The princess and her brother could not resist sneaking out to watch the dwarfs at work. Bad idea. As dawn was breaking, the Hawaiian elves were getting off work and discovered the two nosey ones watching them. Sorry to say the Menehune turned the princess and her brother into pillars of stone. Too bad, and you guessed right, the two stone pillars can be seen near the fishpond today.
The Kauai elves had cousins on other islands, namely the island of Maui. And here is another charming tale. It seems that in the Ainahou [A-i-na-‘ho-u] Forest just north of the Haleakala [Ha-le-a-ka-‘la] Crater there lived 3 magical Menehune – Ha’alulu [Ha-a-‘lu-lu], Molawa [Mo-‘la-va] and Eleu [E-‘le-u]. They each had special powers, mainly to disappear.
Ha’alulu means “to tremble”; this little man was always cold and whenever he’d start shaking he would turn invisible and walk around unseen. Molawa means “lazy” and whenever he looked like he was sleeping, his magical self would be invisible and go around doing good deeds. And lastly, Eleu, his name means “quick and nimble”. Unlike his lazy friend, Eleu was so quick he’d disappear. They could be anywhere, even right next to you.
There they are, sensitive Cupids who like to dance and sing, and at the same time strong workers who build fishponds and temples. They are people of the night and don’t like to be disturbed while working. They punish anyone who intrudes but at the same time are known for doing good deeds. All over Hawaii the local people believe that when you lose something the Menehune stole it, but they usually give things back.
They sleep during the day and come out at night so chances are you’ll never see a Menehune, except in the magical place in your mind. There’s one, can you see him? A foot-tall Hawaiian dwarf, wearing ti-leaves, smiling and saying aloha [a-‘lo-ha]!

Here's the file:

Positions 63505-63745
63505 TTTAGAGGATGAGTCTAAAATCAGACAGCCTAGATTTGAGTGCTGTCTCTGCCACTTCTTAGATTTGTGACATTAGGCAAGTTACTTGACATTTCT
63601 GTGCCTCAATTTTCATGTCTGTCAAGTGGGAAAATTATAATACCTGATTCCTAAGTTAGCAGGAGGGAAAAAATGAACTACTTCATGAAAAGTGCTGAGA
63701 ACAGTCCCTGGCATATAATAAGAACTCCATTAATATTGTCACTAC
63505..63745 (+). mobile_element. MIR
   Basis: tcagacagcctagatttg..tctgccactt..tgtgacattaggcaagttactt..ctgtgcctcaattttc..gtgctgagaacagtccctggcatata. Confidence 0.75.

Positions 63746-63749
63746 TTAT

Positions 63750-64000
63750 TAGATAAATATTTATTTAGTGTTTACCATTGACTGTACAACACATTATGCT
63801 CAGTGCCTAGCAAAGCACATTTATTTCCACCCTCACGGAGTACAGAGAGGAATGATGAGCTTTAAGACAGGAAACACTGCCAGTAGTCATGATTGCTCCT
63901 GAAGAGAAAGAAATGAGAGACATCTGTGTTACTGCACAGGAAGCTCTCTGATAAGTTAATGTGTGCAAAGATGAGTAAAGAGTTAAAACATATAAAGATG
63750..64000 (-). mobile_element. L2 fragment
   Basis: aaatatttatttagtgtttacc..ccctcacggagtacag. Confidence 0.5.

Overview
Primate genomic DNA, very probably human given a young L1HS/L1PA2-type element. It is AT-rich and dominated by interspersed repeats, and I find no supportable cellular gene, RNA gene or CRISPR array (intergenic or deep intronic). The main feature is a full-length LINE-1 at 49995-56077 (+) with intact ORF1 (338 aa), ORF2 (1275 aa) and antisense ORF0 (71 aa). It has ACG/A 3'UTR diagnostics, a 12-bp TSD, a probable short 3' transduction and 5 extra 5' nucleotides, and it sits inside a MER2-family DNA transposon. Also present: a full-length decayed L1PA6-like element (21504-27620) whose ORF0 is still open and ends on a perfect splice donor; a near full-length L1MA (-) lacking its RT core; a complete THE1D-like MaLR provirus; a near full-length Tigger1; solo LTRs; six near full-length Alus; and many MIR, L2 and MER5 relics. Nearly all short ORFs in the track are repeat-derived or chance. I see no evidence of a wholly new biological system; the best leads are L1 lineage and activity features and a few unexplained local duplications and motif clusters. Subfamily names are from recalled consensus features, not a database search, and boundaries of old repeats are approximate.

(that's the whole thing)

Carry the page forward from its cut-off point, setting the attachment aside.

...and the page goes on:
Illustrations by Mariia Kudrina.
A Brief Guide to Hawaiian Pronunciation Transcription
Words in square brackets [ ] show the pronunciation of Hawaiian sounds and words. The words are broken in syllables by dashes, and there is an apostrophe in front of the stressed syllable. Disclaimer: our transcription is simplified and doesn’t cover all aspects of Hawaiian pronunciation.
Example: aloha [a-‘lo-ha].
[a] makes a short “ah” sound like in the word “but”
[e] makes a short “eh” sound like in the word “let”
[i] makes an “ee” sound, but short like in the word “tip”
[o] makes a short “oh” sound like in the word “top”
[u] makes an “oo” sound, but short like in the word “put”
All vowels can be short or long. To indicate a long sound, a horizontal line (macron) is placed over the vowel. It is called kahakō in Hawaiian. The syllable with the long vowel sound is often stressed. In our transcription, the long vowels are indicated by placing a colon after the vowel – [a:], [e:], [i:], [o:], [u:].
Example: Haleakalā [ha-le-a-ka-‘la:]. Last [a:] sound is long and stressed.
A glottal stop (‘okina in Hawaiian) means a complete stop before a vowel, in front of which it is placed; similar to the stop in between the syllables of “oh-oh”. We don’t show the ‘okina in our transcription, because we reserve the apostrophe to indicated the stressed syllable and because the ‘okina is clearly visible in the word itself.
Example: Hawai’i [ha-‘vai-i].